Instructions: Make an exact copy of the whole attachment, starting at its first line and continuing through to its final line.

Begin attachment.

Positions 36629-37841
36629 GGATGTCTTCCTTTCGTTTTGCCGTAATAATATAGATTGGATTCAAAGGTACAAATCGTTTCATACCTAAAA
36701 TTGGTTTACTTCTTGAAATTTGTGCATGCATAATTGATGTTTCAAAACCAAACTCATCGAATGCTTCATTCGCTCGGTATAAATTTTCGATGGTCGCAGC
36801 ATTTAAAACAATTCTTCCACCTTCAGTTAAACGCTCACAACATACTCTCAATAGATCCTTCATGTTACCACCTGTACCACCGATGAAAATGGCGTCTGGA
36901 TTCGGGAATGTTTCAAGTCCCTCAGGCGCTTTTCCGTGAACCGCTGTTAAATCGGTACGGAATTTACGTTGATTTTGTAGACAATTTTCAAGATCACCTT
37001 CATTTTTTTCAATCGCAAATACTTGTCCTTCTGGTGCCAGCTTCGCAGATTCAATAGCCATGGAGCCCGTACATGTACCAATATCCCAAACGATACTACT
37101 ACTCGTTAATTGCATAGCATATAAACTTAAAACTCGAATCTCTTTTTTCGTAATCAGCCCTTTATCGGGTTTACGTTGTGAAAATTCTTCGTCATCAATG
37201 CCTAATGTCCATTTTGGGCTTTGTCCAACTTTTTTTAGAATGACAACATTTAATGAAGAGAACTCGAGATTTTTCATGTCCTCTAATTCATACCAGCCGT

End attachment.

Positions 36629-37841
36629 GGATGTCTTCCTTTCGTTTTGCCGTAATAATATAGATTGGATTCAAAGGTACAAATCGTTTCATACCTAAAA
36701 TTGGTTTACTTCTTGAAATTTGTGCATGCATAATTGATGTTTCAAAACCAAACTCATCGAATGCTTCATTCGCTCGGTATAAATTTTCGATGGTCGCAGC
36801 ATTTAAAACAATTCTTCCACCTTCAGTTAAACGCTCACAACATACTCTCAATAGATCCTTCATGTTACCACCTGTACCACCGATGAAAATGGCGTCTGGA
36901 TTCGGGAATGTTTCAAGTCCCTCAGGCGCTTTTCCGTGAACCGCTGTTAAATCGGTACGGAATTTACGTTGATTTTGTAGACAATTTTCAAGATCACCTT
37001 CATTTTTTTCAATCGCAAATACTTGTCCTTCTGGTGCCAGCTTCGCAGATTCAATAGCCATGGAGCCCGTACATGTACCAATATCCCAAACGATACTACT
37101 ACTCGTTAATTGCATAGCATATAAACTTAAAACTCGAATCTCTTTTTTCGTAATCAGCCCTTTATCGGGTTTACGTTGTGAAAATTCTTCGTCATCAATG
37201 CCTAATGTCCATTTTGGGCTTTGTCCAACTTTTTTTAGAATGACAACATTTAATGAAGAGAACTCGAGATTTTTCATGTCCTCTAATTCATACCAGCCGT